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Speak for yourself: The problem of linguistic discrimination

I have a friend who says “he seem” instead of “he seems” and sometimes doesn’t use an –ed ending for past tense verbs.

As a proud bookworm and English major, I used to judge this kind of ‘bad’ grammar. I was convinced people who talked that way were more careless with their speech than I was.

Last quarter I took Linguistics 400 and learned that the little things in others’ speech I whined about are legitimate, rule-governed parts of different dialects. People from the Western part of the country, myself included, have a dialect, too. For example, we use “like” in a way many people don’t: to mark a repetition of another person’s words, as in, “I’m like, ‘I told you not to say that!’” 

The difference is that I don’t have a majority of people in the country telling me I speak wrong. Research illustrates that Americans tend to think Southerners and New Yorkers speak the most ‘incorrect’ American English. Another frowned-upon dialect of American English is African-American English (AAE); it is often termed ‘slang’ when it is actually a separate dialect with its own structure and rules.

In reality, Southern and New York dialects, and AAE, are no better or worse than the Western dialect I speak. Bold letters on one page of my Linguistics textbook declare, “Linguistically speaking, no one dialect or language is better, more correct, more systematic, or more logical than any other.”

But everywhere I go, especially on a college campus, I either infer or am directly told there is a ‘right’ way to speak. Teachers correct small grammatical mistakes that don’t change the meaning of the writing, friends use exaggerated multiple negatives as a ‘joke’ to sound foolish or dumb, classmates shoot accusatory looks at others who have a thick accent or speak in a way that seems different.

Someone who judges the speech of others based on their dialect is the person exhibiting ignorance, not the other way around. People are generally aware of racism, sexism, and other –isms. Yet linguistic discrimination, linguisticism, if you will, perpetuates racism, sexism, and pretty much every other –ism out there — and isn’t as recognized as other forms of discrimination.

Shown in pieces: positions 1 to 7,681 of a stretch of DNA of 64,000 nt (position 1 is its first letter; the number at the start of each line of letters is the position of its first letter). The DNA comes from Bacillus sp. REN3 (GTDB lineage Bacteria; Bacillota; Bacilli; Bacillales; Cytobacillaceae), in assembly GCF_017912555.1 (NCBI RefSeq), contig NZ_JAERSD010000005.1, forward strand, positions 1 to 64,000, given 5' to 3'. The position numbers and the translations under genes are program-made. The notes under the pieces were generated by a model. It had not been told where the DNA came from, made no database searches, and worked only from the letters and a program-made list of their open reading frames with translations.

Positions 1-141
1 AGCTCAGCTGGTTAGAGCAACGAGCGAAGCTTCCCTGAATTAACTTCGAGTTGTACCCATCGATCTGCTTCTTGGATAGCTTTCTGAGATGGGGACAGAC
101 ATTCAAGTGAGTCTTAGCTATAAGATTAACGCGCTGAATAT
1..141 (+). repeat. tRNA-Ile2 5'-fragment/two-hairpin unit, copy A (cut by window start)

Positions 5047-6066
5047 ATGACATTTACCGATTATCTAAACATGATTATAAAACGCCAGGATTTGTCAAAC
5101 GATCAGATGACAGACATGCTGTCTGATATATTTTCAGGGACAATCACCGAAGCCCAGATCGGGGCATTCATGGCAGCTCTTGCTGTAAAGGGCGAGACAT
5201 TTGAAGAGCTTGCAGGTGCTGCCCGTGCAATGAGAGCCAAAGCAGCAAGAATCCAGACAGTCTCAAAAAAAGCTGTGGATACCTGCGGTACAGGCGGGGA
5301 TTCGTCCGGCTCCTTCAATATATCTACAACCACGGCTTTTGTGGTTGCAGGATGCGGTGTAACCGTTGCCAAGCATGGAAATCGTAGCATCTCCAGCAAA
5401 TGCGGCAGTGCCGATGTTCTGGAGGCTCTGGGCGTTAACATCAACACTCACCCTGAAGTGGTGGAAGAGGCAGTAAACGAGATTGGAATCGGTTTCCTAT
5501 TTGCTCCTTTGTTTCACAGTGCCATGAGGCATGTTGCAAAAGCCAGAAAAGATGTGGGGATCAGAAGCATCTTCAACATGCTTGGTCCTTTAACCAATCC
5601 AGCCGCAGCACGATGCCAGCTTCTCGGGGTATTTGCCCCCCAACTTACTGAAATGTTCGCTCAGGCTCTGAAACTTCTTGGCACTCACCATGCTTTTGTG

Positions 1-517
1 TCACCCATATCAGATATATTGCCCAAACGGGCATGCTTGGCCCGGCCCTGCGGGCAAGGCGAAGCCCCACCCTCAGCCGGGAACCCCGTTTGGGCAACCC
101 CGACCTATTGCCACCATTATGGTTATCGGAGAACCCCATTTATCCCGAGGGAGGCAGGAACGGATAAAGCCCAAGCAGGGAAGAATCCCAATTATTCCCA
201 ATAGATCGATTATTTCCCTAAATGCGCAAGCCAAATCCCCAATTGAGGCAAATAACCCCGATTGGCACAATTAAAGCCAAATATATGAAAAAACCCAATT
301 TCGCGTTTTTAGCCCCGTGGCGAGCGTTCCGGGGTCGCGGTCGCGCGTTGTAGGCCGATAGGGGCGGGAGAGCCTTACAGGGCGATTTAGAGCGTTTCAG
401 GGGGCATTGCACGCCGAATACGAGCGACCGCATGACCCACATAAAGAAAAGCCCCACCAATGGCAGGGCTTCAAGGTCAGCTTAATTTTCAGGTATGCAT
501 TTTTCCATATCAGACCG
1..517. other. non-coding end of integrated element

Universities like the UW could help combat linguistic discrimination by making people more aware it exists. Encouraging students to take linguistics classes would be one way. The English department currently “strongly recommends,” but does not require, undergraduate majors to take a linguistics-related course. While this is a step in the right direction, it doesn’t acknowledge how prevalent linguistic discrimination is, particularly in communities where written work is the primary focus of study and correcting others’ grammar is a way of life.

Correcting linguistic discrimination should be a priority, not an option. Requiring a student to take a linguistics course doesn’t guarantee they will think about dialects in a more open-minded way — but it makes that outcome more of a possibility than if the student doesn’t take a linguistics course at all. Individual teachers of many subjects could also incorporate more linguistics-based teachings into their own instruction.

Accepting all dialects as equal makes language more fascinating. Without variation among speakers, we wouldn’t have the thousands of distinct languages that currently exist. Linguistic variety is a testament to the ability of the human brain to change and continuously remake its world — something not to be discriminated against, but celebrated.

 

Reach Science Editor McKenna Princing at opinion@dailyuw.com. Twitter: @McKennaPrincing

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